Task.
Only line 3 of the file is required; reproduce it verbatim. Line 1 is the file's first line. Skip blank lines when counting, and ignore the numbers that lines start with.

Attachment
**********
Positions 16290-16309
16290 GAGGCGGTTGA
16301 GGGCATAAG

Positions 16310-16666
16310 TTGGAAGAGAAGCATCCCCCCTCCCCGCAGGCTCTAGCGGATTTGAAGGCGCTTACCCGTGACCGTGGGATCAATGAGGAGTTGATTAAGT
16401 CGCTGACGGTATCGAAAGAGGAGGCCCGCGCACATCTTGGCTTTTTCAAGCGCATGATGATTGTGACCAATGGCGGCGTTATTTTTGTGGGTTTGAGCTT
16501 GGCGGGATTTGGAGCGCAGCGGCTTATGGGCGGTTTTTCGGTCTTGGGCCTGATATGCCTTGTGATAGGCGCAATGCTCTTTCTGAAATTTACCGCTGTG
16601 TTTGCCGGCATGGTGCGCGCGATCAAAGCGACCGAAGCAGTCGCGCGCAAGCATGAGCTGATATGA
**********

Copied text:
16301 GGGCATAAG